Throughout East Africa immense tracts of farmland, grazing lands and forests have become degraded to the point they are barely productive. Where this land was once able to produce nutritious food, trees for firewood and grass for livestock, it is now unable to provide these resources for the community. This has an extremely detrimental effect on subsistence farmers, who make up to 70-80% of the population in many African countries. Subsistence farmers rely on their ability to grow enough food to feed their families. Without fertile land they cannot do this. They regularly suffer from hunger, malnutrition and even famine as a consequence.
To address these issues the Australian Department of Foreign Affairs and Trade (DFAT) and World Vision Australia jointly funded a five year project, ‘Farmer Managed Natural Regeneration (FMNR) for East Africa’, in October 2012. The project sought to improve food security and climate resilience for farming households in between two and four districts in each of four East African countries – Kenya, Rwanda, Tanzania and Uganda. The project officially began in 2013.
Farmer Managed Natural Regeneration (FMNR) has been at the forefront of much of World Vision’s activities in Africa and other parts of the world. FMNR is a low-cost, sustainable land regeneration system that can be used to rapidly return degraded croplands and grazing lands to productivity. At its core, FMNR is based on regenerating living tree stumps, which are re-shooting, by practicing selective pruning to foster the growth of certain small shoots into an established tree. These trees are mostly indigenous trees which are best suited to the local environment.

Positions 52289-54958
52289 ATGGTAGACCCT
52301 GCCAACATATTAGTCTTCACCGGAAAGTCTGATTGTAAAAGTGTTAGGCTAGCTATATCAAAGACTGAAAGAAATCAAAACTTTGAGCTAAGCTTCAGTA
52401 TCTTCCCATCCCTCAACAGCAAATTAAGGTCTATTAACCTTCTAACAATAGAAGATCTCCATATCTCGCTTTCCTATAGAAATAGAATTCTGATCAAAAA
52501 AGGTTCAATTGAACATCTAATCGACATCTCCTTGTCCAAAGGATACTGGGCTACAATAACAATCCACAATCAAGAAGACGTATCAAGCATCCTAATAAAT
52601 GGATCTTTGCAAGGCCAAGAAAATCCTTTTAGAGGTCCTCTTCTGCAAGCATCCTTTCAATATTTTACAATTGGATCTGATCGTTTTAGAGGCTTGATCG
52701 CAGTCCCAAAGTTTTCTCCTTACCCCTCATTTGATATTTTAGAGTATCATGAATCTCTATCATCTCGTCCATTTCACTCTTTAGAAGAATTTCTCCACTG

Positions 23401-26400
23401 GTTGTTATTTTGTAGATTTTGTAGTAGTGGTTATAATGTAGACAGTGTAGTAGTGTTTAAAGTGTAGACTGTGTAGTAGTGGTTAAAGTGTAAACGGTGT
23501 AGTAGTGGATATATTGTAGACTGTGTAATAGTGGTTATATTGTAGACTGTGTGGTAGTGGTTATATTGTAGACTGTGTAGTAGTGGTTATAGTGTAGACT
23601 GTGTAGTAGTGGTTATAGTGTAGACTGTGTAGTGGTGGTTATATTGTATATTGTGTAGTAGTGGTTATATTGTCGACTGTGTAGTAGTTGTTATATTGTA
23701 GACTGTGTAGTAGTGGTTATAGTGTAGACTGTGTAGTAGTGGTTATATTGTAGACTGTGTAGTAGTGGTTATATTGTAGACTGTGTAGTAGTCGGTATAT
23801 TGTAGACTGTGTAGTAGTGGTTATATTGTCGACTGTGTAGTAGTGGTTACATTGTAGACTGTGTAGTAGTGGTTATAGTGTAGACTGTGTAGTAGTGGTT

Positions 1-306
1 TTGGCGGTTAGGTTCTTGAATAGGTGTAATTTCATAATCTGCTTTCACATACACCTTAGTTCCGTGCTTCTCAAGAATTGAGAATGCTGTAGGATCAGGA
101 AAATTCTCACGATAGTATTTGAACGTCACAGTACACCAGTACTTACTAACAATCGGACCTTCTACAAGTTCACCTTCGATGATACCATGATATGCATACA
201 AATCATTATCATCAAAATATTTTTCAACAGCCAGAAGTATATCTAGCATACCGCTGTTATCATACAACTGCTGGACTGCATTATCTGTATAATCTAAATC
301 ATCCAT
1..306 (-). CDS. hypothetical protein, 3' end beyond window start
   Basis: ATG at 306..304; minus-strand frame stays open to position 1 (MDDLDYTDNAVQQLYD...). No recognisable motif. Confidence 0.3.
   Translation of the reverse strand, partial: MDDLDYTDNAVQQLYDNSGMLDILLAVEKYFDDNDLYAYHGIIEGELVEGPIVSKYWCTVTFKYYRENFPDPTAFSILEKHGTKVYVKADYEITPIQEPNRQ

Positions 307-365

The second, equally important, element of FMNR is that of community engagement. FMNR works best when people teach each other and practice. The tools for FMNR, machetes or knives, are available in most farming households so the only external inputs required are training and support. Although a formal cost-benefit analysis wasn’t conducted for this project, a social return on investment analysis for a similar project in Senegal indicated a return on investment ratio of 6:1 by the end of the project, 17:1 four years after the project, and 43:1 ten years after project closure. FMNR is therefore a very cost-effective practice. The benefits from FMNR include improved biodiversity, resilience to severe weather events, enhanced soil fertility and water retention; increased production of crops, animal fodder, firewood and other timber products; and strengthened income and food security.
In March of this year we completed an evaluation of the first three years of project implementation. Through the hundreds of training sessions and workshops provided by World Vision staff there are currently 82,420 farmers practicing FMNR across the four countries. To further ensure the project’s sustainability there has been a concerted effort to train community members to become FMNR extension agents. These extension agents provide training and support to their fellow community members, without the need to call on World Vision staff. There are currently 1244 active FMNR champions, 580 (47%) of whom are women.